I bought myself a few new games recently and as some people have said they find my reviews a touch on the long side, this time I’m trying something a little different. So please enjoy some slighter shorter reviews of not just one but two games.

Red Dead Redemption

Red Dead Redemption is a game published by makers of the GTA series Rockstar Studios, with Red Dead being the game the team worked on between GTV IV and V. The story is set in the American Old West as you play as John Marston a man betrayed and forced to work for the US government. It is an open world game unsurprisingly reminiscent of the GTA franchise, you’ll even come across a couple of mechanics that would go onto appear in GTV V.

Speaking of mechanics, being set in the Wild West means there’s a few things to get used to, mainly riding a horse. You soon pick it up and but it takes some practice, you can’t just hold down or hammer a button, over work your horse and it’ll throw you off. I approve of Rockstar’s choice to implement a fast travel feature as unlike driving in GTA riding a horse a long distance in Red Dead can become a touch boring.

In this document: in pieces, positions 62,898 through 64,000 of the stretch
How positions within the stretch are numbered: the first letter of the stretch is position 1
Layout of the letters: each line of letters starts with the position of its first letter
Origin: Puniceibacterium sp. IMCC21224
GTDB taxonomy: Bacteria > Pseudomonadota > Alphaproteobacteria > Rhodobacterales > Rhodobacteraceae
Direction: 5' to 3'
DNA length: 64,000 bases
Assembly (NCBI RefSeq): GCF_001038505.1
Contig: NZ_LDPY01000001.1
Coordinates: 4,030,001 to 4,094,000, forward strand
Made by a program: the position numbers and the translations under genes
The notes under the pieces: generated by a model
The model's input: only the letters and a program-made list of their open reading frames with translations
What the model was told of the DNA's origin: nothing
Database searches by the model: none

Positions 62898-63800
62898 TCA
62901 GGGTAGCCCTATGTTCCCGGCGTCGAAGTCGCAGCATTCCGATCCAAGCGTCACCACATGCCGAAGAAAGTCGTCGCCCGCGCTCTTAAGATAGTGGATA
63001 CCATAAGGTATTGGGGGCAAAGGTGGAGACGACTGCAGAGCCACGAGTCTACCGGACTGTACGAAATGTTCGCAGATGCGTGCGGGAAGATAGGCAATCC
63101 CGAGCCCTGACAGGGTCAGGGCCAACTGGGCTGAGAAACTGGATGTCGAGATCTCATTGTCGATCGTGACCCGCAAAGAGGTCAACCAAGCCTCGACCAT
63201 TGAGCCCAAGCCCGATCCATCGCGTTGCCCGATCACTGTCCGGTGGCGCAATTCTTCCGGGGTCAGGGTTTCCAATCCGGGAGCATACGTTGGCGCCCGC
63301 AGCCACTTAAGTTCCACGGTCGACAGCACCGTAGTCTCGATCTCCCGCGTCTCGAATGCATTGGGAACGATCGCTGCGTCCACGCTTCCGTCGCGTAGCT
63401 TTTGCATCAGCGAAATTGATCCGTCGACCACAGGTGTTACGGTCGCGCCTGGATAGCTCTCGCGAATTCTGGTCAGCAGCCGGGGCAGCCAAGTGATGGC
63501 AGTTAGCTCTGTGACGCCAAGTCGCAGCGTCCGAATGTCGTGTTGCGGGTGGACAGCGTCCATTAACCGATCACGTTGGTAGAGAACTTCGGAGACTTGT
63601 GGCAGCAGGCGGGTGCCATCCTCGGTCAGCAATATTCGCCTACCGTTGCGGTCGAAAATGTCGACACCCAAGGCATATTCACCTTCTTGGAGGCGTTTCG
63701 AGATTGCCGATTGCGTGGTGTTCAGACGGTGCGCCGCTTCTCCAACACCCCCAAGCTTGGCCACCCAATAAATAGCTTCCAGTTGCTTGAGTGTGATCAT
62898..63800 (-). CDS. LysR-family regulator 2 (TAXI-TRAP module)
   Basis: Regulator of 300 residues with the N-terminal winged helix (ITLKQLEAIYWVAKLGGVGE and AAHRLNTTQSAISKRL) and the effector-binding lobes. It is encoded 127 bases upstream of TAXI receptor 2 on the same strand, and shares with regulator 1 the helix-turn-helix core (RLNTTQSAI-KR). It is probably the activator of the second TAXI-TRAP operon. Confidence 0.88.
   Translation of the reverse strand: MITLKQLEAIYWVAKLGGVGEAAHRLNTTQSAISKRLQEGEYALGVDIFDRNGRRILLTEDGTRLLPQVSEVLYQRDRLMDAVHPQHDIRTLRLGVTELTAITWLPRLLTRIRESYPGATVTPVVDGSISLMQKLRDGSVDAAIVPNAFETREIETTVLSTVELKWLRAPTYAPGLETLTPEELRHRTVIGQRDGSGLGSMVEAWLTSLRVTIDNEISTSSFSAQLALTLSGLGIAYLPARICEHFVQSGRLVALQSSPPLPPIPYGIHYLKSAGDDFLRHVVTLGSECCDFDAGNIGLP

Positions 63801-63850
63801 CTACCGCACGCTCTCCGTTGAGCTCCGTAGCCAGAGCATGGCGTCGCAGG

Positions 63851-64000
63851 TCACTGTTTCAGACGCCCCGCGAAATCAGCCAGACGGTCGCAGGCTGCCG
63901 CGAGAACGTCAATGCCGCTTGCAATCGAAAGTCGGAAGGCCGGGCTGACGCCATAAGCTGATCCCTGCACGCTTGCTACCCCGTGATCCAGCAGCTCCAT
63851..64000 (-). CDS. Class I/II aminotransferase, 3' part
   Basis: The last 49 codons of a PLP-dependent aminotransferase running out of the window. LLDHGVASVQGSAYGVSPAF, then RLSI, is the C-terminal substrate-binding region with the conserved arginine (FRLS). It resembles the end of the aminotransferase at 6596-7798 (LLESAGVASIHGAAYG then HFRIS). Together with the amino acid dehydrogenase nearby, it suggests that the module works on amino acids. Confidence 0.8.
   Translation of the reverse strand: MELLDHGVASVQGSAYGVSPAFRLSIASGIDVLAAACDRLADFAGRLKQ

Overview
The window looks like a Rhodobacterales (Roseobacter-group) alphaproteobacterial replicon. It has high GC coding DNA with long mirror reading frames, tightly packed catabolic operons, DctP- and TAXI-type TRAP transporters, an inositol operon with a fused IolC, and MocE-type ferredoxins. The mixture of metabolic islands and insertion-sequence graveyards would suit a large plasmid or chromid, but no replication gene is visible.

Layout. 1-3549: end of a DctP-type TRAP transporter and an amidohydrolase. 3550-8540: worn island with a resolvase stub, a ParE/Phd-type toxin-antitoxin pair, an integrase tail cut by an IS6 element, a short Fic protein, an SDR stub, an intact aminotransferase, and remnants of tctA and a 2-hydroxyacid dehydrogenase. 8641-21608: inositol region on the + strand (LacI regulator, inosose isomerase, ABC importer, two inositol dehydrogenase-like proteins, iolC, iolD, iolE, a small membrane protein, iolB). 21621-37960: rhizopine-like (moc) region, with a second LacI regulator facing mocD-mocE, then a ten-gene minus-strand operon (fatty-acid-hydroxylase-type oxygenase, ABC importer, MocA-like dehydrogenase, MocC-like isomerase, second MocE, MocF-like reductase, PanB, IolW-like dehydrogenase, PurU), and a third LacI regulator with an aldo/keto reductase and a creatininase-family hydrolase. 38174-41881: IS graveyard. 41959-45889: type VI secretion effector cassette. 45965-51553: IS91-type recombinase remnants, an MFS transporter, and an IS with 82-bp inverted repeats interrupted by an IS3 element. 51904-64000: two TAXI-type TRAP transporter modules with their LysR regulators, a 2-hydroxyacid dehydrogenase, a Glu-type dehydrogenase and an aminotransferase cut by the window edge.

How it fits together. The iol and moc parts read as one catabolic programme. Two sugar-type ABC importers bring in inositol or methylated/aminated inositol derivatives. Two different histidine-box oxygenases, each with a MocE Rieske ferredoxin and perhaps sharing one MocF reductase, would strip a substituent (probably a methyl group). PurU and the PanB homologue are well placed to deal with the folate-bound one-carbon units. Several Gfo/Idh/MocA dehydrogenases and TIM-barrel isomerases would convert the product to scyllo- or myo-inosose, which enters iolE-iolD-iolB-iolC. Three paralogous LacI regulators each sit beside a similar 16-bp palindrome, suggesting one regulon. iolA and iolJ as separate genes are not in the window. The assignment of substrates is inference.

However one mechanic I’m less happy with is that of the cattle herding, now this is something you have to do about 4-5 times in the entire story, but the problem is the AI for the cows is almost too good, despite you’re best efforts they always wander off. While this was now doubt put it to improve the Wild West feel of the game it never sat well with me as it took longer than it should to complete and somewhat broke the flow of the game. This is certainly an action game, if you go straight to one mission to the next you’ll discover Red Dead to be a fast paced and thrilling adventure.

One of the stand-out features of this game however links back to something I mentioned in my Assassins Creed: Black Flag review: it’s incredibly immersive, when you’re riding around on a horse and stumble across an abandoned town you genuinely start to feel like a bit of a cowboy. Frankly that’s one of the best things a game can do, instead of feeling like you’re disconnected from the world and pressing buttons you actually feel like you’re part of that world.